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👋 Hey there. This is The Overview, a weekly roundup of noteworthy B2B SaaS stuff. You’ll find interesting thoughts, articles, and more from around the internet.


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Strategy deployment is the hard part

Anyone can come up with a great strategy that clearly sets out the diagnosis, forms apt principles for moving forward, and puts in action a number of aligned tactics.

Encouraging everyone in a business to move forward, to build momentum, is hard. Helping teams course-correct on strategy execution is excruciating. Keeping people accountable for aligned execution is political. Communicating nuance is confusing.

So you choose to have a looser strategy; a rough direction and plenty of a team autonomy.

Imagine multiple ships setting sail from Southampton, a port on the south coast of England. Each ship plots a course, destined for New York. Without communication, tracking, and guidance throughout the journey, any ships could end up in Brazil, Canada, and anywhere in between.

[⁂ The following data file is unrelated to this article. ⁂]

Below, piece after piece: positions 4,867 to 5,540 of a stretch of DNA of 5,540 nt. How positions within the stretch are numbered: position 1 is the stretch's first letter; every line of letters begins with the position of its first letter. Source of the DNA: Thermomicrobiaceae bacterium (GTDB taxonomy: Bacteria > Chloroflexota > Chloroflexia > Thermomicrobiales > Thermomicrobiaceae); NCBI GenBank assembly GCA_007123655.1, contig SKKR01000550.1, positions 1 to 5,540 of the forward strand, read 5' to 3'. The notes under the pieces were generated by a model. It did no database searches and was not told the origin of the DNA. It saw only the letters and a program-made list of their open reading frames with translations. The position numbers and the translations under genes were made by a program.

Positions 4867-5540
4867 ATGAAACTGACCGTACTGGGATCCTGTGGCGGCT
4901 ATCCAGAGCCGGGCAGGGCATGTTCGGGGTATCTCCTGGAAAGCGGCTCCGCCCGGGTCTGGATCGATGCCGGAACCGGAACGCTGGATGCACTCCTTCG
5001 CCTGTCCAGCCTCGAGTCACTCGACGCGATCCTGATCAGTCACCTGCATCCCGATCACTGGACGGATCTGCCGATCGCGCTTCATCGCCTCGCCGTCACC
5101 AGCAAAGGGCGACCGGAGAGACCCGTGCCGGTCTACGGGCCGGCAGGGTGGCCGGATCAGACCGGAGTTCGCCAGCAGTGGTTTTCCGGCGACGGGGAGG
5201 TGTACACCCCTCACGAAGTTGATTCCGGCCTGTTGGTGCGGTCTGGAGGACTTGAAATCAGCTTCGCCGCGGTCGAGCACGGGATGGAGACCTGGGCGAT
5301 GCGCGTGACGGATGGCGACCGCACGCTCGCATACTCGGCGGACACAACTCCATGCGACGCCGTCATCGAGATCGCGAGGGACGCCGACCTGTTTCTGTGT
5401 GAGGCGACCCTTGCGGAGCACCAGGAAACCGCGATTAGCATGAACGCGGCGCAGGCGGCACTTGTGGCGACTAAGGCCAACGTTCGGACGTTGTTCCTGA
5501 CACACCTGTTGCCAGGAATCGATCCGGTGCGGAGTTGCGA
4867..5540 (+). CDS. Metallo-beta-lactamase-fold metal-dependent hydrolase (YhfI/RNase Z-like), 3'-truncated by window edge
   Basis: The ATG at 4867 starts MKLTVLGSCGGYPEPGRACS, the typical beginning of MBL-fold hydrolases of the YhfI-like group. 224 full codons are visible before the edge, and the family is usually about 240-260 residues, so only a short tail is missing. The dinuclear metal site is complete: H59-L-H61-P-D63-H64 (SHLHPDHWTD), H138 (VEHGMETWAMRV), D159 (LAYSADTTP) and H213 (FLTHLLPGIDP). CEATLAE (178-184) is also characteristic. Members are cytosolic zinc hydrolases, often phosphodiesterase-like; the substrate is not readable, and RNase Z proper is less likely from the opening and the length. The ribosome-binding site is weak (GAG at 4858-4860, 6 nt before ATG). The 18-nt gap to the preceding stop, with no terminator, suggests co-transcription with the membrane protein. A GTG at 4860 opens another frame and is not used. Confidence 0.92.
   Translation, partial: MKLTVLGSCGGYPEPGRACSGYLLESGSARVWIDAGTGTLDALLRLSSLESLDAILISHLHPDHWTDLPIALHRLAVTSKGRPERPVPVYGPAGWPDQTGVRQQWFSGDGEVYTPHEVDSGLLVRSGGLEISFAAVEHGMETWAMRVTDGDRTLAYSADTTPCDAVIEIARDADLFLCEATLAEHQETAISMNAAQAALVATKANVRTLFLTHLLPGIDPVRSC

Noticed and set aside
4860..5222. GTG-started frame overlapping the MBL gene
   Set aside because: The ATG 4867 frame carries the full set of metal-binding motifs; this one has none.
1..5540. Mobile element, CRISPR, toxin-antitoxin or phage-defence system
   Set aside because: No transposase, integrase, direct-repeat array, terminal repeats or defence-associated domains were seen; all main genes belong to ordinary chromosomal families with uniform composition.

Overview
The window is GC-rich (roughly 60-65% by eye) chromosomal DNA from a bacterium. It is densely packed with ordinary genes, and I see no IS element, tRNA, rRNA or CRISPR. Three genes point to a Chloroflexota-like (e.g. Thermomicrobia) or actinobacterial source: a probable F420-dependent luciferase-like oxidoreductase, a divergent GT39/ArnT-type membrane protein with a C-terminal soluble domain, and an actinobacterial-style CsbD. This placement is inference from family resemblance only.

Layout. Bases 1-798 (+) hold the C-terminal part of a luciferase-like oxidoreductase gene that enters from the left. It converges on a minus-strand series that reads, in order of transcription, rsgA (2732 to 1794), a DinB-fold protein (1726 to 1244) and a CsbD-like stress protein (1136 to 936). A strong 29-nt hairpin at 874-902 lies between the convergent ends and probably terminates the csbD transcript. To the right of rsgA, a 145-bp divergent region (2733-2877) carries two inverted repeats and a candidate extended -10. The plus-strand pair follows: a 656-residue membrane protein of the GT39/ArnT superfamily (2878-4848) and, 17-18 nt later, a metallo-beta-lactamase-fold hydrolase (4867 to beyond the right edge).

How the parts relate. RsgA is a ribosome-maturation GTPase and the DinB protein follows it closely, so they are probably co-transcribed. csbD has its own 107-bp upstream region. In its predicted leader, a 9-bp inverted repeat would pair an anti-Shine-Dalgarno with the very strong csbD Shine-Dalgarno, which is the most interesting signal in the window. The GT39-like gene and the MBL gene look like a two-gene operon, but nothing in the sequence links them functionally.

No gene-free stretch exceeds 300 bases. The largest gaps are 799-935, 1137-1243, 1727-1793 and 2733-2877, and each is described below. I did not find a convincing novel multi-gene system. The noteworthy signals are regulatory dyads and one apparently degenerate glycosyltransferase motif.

Now imagine that in your business. Sales go after one customer, marketing after another. Product build one type of proposition, but the CEO fundraises on another. It doesn’t work. You find inertia sets in, and things get harder.

Strategy is hard.

Nuanced communication isn’t effective at scale

The above thread from Dan Luu (click to read the full thing) states that he has seen nuanced communication work at startups, but not at scaling, growing businesses. And I agree.

At different high-growth businesses, I’ve seen CEOs and leaders try to message multiple things at once. Target customers, goals, objectives, visions.

And I don’t think it can be done. Driving focus on what the business should work on means the communicated message to the business should be be a) highly prioritized, b) extremely clear. The more people, the more likely it will be interpreted and miscommunicated.

Try to avoid using AND in your declaration of objectives. Communicate singular focus, even if that changes every 6-12 months.

What stage of your career are you at?


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